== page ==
Cell wall maturation of Arabidopsis trichomes is dependent on exocyst subunit EXO70H4 and involves callose deposition.

Détails

ID Serval
serval:BIB_545C533C0ABE
Type
Article: article d'un périodique ou d'un magazine.
Collection
Publications
Titre
Cell wall maturation of Arabidopsis trichomes is dependent on exocyst subunit EXO70H4 and involves callose deposition.
Périodique
Plant Physiology
Auteur(s)
Kulich I., Vojtíková Z., Glanc M., Ortmannová J., Rasmann S., Žárský V.
ISSN
1532-2548 (Electronic)
ISSN-L
0032-0889
Statut éditorial
Publié
Date de publication
2015
Volume
168
Numéro
1
Pages
120-131
Langue
anglais
Notes
Publication types: Journal Article ; Research Support, Non-U.S. Gov't
Publication Status: ppublish
Résumé
Arabidopsis (Arabidopsis thaliana) leaf trichomes are single-cell structures with a well-studied development, but little is understood about their function. Developmental studies focused mainly on the early shaping stages, and little attention has been paid to the maturation stage. We focused on the EXO70H4 exocyst subunit, one of the most up-regulated genes in the mature trichome. We uncovered EXO70H4-dependent development of the secondary cell wall layer, highly autofluorescent and callose rich, deposited only in the upper part of the trichome. The boundary is formed between the apical and the basal parts of mature trichome by a callose ring that is also deposited in an EXO70H4-dependent manner. We call this structure the Ortmannian ring (OR). Both the secondary cell wall layer and the OR are absent in the exo70H4 mutants. Ecophysiological aspects of the trichome cell wall thickening include interference with antiherbivore defense and heavy metal accumulation. Ultraviolet B light induces EXO70H4 transcription in a CONSTITUTIVE PHOTOMORPHOGENIC1-dependent way, resulting in stimulation of trichome cell wall thickening and the OR biogenesis. EXO70H4-dependent trichome cell wall hardening is a unique phenomenon, which may be conserved among a variety of the land plants. Our analyses support a concept that Arabidopsis trichome is an excellent model to study molecular mechanisms of secondary cell wall deposition.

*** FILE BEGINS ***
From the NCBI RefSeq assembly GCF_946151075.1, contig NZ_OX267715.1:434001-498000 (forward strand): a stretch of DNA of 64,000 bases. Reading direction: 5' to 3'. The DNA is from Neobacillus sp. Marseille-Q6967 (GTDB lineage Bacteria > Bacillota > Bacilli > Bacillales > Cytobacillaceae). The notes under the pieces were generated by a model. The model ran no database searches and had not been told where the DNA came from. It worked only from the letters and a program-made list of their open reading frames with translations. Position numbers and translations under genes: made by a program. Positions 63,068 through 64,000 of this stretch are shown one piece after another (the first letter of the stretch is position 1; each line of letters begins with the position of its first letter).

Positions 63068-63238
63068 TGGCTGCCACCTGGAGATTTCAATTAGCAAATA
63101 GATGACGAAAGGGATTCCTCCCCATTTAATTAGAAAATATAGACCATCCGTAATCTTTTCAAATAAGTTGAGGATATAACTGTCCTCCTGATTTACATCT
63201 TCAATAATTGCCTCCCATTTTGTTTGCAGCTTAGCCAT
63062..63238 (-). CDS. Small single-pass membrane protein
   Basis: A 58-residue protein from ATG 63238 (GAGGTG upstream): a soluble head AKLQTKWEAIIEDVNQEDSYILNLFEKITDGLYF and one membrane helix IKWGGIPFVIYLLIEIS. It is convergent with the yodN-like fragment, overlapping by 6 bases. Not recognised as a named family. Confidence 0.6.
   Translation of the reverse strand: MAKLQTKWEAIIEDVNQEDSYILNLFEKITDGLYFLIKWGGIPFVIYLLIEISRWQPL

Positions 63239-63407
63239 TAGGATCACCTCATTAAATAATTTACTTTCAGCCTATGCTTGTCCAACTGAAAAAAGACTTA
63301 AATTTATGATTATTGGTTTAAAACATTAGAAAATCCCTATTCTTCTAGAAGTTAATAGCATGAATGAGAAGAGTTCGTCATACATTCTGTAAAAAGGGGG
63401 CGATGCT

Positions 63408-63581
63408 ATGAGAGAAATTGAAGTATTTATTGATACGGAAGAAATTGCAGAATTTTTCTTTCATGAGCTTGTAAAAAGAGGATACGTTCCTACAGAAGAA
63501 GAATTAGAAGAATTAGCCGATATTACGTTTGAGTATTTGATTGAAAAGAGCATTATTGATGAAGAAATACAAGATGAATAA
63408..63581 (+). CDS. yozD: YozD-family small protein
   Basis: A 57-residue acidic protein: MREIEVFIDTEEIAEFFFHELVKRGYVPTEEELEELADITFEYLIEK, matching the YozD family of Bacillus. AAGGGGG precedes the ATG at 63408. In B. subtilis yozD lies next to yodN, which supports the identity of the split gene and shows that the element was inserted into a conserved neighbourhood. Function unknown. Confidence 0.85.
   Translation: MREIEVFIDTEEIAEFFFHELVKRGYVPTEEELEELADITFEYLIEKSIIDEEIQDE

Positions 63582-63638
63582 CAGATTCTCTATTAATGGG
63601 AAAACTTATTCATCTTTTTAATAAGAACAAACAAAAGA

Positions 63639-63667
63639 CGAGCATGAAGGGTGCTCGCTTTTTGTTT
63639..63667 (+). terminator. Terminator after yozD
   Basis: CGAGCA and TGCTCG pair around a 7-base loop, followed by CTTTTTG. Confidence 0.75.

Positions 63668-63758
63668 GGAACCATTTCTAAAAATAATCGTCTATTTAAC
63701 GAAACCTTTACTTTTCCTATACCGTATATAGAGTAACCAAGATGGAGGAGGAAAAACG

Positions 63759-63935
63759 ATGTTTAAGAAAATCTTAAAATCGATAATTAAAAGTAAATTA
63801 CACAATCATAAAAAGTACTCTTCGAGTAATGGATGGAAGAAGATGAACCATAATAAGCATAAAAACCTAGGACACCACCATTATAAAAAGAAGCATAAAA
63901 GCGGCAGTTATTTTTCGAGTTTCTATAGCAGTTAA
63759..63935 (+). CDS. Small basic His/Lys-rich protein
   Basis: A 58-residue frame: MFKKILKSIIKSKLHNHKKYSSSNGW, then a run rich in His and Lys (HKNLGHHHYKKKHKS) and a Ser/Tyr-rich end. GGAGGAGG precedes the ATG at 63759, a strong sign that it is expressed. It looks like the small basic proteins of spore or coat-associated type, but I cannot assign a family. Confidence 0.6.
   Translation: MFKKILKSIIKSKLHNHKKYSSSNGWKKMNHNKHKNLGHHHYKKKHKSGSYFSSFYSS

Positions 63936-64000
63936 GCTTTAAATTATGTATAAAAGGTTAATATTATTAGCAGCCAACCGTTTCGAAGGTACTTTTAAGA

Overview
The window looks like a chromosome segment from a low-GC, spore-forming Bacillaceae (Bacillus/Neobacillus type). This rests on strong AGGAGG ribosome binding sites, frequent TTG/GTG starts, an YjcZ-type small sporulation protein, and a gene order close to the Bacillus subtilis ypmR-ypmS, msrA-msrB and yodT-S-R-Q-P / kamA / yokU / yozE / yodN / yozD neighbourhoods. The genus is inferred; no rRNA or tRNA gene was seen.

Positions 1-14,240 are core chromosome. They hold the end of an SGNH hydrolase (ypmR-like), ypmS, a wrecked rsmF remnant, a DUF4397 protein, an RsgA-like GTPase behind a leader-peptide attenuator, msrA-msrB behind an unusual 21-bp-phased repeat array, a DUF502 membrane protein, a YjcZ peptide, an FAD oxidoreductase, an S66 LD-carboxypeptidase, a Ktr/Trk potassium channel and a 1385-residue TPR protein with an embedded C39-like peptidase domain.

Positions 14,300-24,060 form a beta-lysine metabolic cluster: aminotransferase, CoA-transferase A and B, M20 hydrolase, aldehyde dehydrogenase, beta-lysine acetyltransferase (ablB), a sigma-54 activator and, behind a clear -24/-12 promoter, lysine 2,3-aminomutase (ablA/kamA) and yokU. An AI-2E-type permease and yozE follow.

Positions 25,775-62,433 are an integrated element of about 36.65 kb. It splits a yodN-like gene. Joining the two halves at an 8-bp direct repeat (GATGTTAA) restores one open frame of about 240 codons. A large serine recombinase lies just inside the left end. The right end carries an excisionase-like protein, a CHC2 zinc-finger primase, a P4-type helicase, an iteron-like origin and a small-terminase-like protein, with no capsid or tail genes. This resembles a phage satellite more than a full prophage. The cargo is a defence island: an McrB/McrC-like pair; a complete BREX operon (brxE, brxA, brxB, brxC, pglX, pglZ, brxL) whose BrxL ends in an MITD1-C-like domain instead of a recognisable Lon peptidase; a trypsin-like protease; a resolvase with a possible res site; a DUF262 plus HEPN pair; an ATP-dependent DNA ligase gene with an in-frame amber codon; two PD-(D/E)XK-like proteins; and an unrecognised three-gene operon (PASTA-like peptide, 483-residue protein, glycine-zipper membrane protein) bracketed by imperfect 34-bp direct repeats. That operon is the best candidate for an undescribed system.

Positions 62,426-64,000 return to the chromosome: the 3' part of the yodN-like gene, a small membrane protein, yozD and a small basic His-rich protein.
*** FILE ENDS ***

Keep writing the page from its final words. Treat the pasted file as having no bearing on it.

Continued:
Mots-clé
Arabidopsis/metabolism, Arabidopsis/radiation effects, Arabidopsis Proteins/metabolism, Cell Wall/metabolism, Cell Wall/ultrastructure, Copper/metabolism, Cytokinesis/radiation effects, Fluorescence, Glucans/metabolism, Mutation/genetics, Protein Subunits/metabolism, Trichomes/metabolism, Trichomes/radiation effects, Ultraviolet Rays, Vesicular Transport Proteins/metabolism
Pubmed
Web of science
Open Access
Oui
Création de la notice
24/07/2015 8:10
Dernière modification de la notice
20/08/2019 15:09
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